SBCC art students put on Friday morning art show in Isla Vista

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SBCC art students put on Friday morning art show in Isla Vista

Camila Rodriguez stands next to her acrylic painting “Slowly Freed” as guests come to the ART 118 pop-up show on Friday, March 23, at the Biko House in Isla Vista.

Camila Rodriguez stands next to her acrylic painting “Slowly Freed” as guests come to the ART 118 pop-up show on Friday, March 23, at the Biko House in Isla Vista.

Hayley Herrera

Camila Rodriguez stands next to her acrylic painting “Slowly Freed” as guests come to the ART 118 pop-up show on Friday, March 23, at the Biko House in Isla Vista.

Hayley Herrera

Hayley Herrera

Camila Rodriguez stands next to her acrylic painting “Slowly Freed” as guests come to the ART 118 pop-up show on Friday, March 23, at the Biko House in Isla Vista.

Hayley Herrera, Channels Staff

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At 10 a.m. Friday morning, with coffee brewing and jazzy tunes playing off a speaker in Isla Vista’s colorful Biko House, art students unloaded pedestals, biological sculptures, paintings, and chips and salsa as they prepared for their midterm—a pop-up art show.

The art show was an event City College’s ART 118 “Portfolio Seminar” class had planned on their own, with students having specific roles assigned to them such as curator and public relations representative. After preparing art pieces for weeks, the students displayed their work from 11 a.m. to noon Friday inside the Biko House garage.   

“None of us had seen the place before we got here except for the few students that booked the space,” said Sarah Flores, a student in the class.

The theme of the show was “visceral feelings,” which the class decided on together. All of the students approached the theme differently and submissions for the show included sculptures, prints, 2D and 3D paintings and drawings, woodworks, and plaster works.

Tara Duffy, who lives in Isla Vista, presented a piece she calls “Migrants,” a collection of multi-colored, glazed ceramic butterflies, each approximately 3 inches wide and 3 inches long. All of the butterflies are placed on a platter facing the same direction.

“The butterflies are a representation of my vision for the world I want to live in: people of all ethnicities, cultures, religious backgrounds, and sexual orientations moving forward together in one fluid motion,” Duffy said.

Also living in Isla Vista, Martin Mora used the theme to expose how Isla Vista residents “chase excessive pleasure with lack of moral direction.”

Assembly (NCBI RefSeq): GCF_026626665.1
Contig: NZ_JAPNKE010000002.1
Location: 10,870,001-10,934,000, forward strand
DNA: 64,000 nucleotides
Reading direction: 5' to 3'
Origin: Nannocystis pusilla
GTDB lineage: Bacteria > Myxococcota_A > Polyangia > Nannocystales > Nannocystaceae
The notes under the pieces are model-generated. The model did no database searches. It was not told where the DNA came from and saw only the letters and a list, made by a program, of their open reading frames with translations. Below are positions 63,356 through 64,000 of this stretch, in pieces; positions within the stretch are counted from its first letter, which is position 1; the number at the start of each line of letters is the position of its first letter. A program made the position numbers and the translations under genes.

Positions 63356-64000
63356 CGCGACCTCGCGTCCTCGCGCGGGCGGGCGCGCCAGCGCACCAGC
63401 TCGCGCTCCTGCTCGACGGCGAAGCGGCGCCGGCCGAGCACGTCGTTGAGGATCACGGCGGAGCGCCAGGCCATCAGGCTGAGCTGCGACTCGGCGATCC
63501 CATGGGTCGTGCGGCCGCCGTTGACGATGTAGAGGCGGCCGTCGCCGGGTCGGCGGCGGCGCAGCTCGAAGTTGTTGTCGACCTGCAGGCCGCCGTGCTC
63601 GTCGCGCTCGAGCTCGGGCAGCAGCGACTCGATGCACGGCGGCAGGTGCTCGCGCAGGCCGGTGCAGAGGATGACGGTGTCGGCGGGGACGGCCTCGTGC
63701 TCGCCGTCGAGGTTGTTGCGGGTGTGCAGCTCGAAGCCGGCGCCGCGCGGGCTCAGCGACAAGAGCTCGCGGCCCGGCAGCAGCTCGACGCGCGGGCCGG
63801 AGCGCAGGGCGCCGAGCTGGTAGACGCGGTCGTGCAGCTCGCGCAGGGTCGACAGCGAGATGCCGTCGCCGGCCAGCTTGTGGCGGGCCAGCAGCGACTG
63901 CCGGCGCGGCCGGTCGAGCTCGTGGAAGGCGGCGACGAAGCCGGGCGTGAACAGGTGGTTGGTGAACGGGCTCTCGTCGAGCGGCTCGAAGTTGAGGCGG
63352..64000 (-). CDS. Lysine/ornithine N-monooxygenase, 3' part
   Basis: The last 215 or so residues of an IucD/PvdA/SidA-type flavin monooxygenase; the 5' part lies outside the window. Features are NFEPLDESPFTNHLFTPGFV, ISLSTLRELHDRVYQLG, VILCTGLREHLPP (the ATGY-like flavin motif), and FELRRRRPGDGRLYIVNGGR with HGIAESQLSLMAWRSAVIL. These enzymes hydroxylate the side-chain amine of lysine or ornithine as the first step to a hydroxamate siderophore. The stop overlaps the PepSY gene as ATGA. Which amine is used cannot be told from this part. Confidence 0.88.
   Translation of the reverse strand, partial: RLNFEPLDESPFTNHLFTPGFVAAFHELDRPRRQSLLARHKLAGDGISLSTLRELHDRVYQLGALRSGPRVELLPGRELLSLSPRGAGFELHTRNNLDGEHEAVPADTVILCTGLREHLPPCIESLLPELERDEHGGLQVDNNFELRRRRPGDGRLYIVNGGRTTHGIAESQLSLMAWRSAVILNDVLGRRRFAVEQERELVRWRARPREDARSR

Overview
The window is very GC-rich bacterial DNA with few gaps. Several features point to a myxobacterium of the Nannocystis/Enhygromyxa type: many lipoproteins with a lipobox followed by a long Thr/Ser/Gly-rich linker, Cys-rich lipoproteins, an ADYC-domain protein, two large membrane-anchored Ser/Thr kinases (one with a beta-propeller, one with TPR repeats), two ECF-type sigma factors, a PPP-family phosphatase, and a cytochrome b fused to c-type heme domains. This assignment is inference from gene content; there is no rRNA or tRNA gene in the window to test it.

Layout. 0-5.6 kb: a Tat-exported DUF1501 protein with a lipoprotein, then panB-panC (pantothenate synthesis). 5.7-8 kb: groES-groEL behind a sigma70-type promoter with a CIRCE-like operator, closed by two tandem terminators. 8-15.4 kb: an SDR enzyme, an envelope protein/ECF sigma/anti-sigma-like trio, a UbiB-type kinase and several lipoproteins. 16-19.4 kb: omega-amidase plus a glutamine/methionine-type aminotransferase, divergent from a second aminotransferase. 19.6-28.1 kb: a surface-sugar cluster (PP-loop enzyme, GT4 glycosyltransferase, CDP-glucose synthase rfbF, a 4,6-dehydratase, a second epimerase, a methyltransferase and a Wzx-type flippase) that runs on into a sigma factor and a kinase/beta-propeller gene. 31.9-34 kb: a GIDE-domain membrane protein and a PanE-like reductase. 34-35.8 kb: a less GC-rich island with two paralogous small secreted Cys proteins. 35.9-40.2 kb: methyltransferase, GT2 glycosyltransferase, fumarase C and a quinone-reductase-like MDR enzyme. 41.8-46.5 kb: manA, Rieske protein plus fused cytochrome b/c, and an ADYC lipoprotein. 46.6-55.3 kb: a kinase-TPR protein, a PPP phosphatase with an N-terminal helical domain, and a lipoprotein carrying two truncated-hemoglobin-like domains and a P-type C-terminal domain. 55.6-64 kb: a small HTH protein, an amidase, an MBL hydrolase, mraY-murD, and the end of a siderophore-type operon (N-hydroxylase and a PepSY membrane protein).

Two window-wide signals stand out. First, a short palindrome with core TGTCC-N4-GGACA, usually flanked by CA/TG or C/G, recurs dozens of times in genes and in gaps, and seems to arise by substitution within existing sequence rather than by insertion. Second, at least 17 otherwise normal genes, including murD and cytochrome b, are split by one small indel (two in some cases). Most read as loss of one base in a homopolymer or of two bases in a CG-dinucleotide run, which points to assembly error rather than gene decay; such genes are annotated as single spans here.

Mora’s 2D animation decries the current suspects of sexual assault, recently convicted rapists, and drug dealers in Isla Visa, as well as various rappers’ violent references to women in their music.

“People in IV love rap, and I think it affects our culture and how we behave,” Mora said, “so I pasted various rapper’s quotes on my poster.

Martin Mora’s poster, “Trifecta of Debauchery,” is displayed at the Biko House in Isla Vista for a student pop-up exhibit on Friday, March 23. Mora calls attention to injustices in Isla Vista by pasting the names of convicted rapists and suspected sex offenders on the left side and various misogynistic rap lyrics on the right.

Hayley Herrera
Martin Mora’s poster, “Trifecta of Debauchery,” is displayed at the Biko House in Isla Vista for a student pop-up exhibit on Friday, March 23. Mora calls attention to injustices in Isla Vista by pasting the names of convicted rapists and suspected sex offenders on the left side and various misogynistic rap lyrics on the right.

“Since I was also representing rapists and sex offenders, I painted the two worst predators in nature to depict them: the T. rex and the great white shark,“ Mora said. He calls his piece “Trifecta of Debauchery.”

Other pieces explored death, the cruelty of the dairy industry, the difficulties of staying true to yourself, self-acceptance, and women’s rights.

“The pieces are diverse. I think the exhibit offers something for everyone,” said Brittney Egger, a City College student who came to support her friends in the class.

ART 118, taught by Christopher Ulivo and Armando Ramos, is a class that gives students the opportunity to create, document, and edit their own works of visual art to incorporate them into a professional portfolio.

Ulivo and Ramos designed the showcase assignment to show students what it takes to organize a pop-up in the real world.

After all the guests left the show, the students took a few moments to tour their own gallery and admire the work of their fellow classmates.

“I think it came together really well in the end,” Flores said. “There were obstacles, as to expect with any event, but I’m happy with the exhibit.”

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